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Healthcare CIO taps AWS public cloud for research services
The AWS public cloud allowed IT staff at the Ann & Robert H. Lurie Children's Hospital to enable precision medicine capabilities for hospital research staff.
Researchers at a Chicago-based pediatric research institute needed greater access to tools and services for initiatives such as precision medicine. The hospital CIO turned to AWS public cloud to provide that access.
Lisa Dykstra, senior vice president and CIO at the Ann & Robert H. Lurie Children's Hospital of Chicago, became involved in the effort to bring new tools and capabilities to research staff after starting on a CEO-driven initiative to merge the health system's enterprise IT staff with research IT staff two years ago. The research IT team previously operated as a separate part of the organization through the Stanley Manne Children's Research Institute, the hospital's research arm.
"Taking on the research institute and all of their emerging business needs, we knew we had to create a closer partnership with them," she said during the virtual CHIME20 Digital Recharge event. "We knew they had certain areas of expertise, we had certain areas of expertise, so what we wanted to do was build something that would work for us together."
Working in partnership with cloud infrastructure development company Ahead in Chicago, Dykstra began to build a platform on AWS public cloud that would support specific strategic initiatives for research staff, starting with precision medicine.
Supporting research initiatives on AWS public cloud
Tom Pohlmann, chief marketing officer and executive vice president of customer success at Ahead, said there are four primary buckets for public cloud adoption in health IT: business intelligence and analytics, research using AI and machine learning, operational efficiency and collaboration.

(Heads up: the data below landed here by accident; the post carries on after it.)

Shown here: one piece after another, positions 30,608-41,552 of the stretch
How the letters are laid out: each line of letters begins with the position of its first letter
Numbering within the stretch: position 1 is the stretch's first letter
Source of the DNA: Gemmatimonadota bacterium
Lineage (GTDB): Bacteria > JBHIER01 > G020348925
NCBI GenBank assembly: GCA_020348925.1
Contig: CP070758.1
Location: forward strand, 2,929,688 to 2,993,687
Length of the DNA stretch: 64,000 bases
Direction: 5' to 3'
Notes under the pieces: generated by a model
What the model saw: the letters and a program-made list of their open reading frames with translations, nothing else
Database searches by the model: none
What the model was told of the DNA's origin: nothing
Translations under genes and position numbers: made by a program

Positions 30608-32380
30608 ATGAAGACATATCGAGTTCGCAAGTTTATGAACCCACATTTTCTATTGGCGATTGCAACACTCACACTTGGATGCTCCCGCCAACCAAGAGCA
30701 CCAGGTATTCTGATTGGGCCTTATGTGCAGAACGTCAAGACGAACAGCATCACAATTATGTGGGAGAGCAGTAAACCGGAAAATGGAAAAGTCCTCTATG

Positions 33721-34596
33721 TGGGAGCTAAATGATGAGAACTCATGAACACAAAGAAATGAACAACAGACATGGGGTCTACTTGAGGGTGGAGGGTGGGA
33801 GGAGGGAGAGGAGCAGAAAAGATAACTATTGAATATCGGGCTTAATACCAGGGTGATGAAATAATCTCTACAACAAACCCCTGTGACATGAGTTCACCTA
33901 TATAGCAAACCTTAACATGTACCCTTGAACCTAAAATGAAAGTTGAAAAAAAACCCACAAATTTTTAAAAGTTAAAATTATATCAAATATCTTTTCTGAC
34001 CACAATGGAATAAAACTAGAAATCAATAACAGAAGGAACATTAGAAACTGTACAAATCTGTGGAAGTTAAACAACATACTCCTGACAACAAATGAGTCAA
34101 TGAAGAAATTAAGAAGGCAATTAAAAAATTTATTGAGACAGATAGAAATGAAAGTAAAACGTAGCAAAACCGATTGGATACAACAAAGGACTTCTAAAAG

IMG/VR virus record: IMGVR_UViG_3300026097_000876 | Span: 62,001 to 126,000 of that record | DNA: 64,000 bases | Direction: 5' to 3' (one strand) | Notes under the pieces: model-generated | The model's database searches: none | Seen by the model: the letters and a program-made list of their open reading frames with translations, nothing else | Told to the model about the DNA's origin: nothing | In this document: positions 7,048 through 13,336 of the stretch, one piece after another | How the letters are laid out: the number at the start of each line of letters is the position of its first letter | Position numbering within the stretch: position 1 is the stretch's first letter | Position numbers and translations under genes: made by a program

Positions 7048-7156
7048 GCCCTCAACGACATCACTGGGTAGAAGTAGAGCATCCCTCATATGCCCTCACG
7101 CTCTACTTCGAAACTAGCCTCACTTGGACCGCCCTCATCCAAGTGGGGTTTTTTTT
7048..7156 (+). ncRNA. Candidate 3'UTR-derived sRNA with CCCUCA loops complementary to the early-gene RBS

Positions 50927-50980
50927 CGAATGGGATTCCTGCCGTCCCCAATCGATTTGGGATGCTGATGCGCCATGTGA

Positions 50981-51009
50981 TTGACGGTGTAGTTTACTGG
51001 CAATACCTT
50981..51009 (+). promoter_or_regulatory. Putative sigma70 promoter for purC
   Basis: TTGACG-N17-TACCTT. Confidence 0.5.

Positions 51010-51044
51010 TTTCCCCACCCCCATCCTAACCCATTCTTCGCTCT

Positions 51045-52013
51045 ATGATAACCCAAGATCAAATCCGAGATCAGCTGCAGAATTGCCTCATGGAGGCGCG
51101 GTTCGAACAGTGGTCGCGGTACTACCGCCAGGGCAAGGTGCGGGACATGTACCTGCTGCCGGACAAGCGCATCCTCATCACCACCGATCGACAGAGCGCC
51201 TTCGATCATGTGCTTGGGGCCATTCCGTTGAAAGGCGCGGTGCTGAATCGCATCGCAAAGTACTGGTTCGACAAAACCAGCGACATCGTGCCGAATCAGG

For this effort, Dykstra leveraged AWS public cloud for the research support capabilities that could enable some of the strategic priorities for the institute's research staff. Precision medicine, a disease treatment approach that incorporates individual patient factors such as genes and environment, was one of the first strategic priorities.
To make the precision medicine initiative successful, Dykstra said she and her team relied on continuous learning and trial and error to get it right. Yet providing a secure platform was a main focus right off the bat, she said.
Lisa Dykstra SVP and CIO, Ann & Robert H. Lurie Children's Hospital
"Where do we allow security to drive versus innovation, we had to find our balance and we did it along the way," Dykstra said. "It wasn't crystal clear when we set out on this journey, but we had to find our balance and agility and the need for experimentation with change control methodologies and regulatory and data safety and standards. For us, it was about developing that balance and sometimes we tipped it one way and sometimes we tipped it the other way."
Dykstra said the team also developed a "war room mentality" in designing and implementing the precision medicine initiative.
"We were having regular calls daily, weekly and monthly," she said. "It was having everyone on deck to see how we can continue to expand, and identify when we were having problems and how to solve them."
One of the key success drivers behind the precision medicine initiative on AWS public cloud was strong support from the hospital's executive team. The second success driver was building a team focused on accomplishing the precision medicine initiative, a team that included cloud administrators, the hospital security team, enterprise infrastructure and network security teams, and application team members who dealt with a significant amount of data coming from the EHR.
Dykstra said moving to the AWS public cloud has been a learning experience. For other CIOs looking to start a similar journey to the public cloud, she recommended identifying key team member skill sets early to enable the transition and finding a technical translator.
"We often think we're communicating all of these things in the way our business colleagues or our clinician colleagues want to hear it, but in reality, some of the time through their lens, they don't see it or we're not communicating it in a way they can ingest it," she said.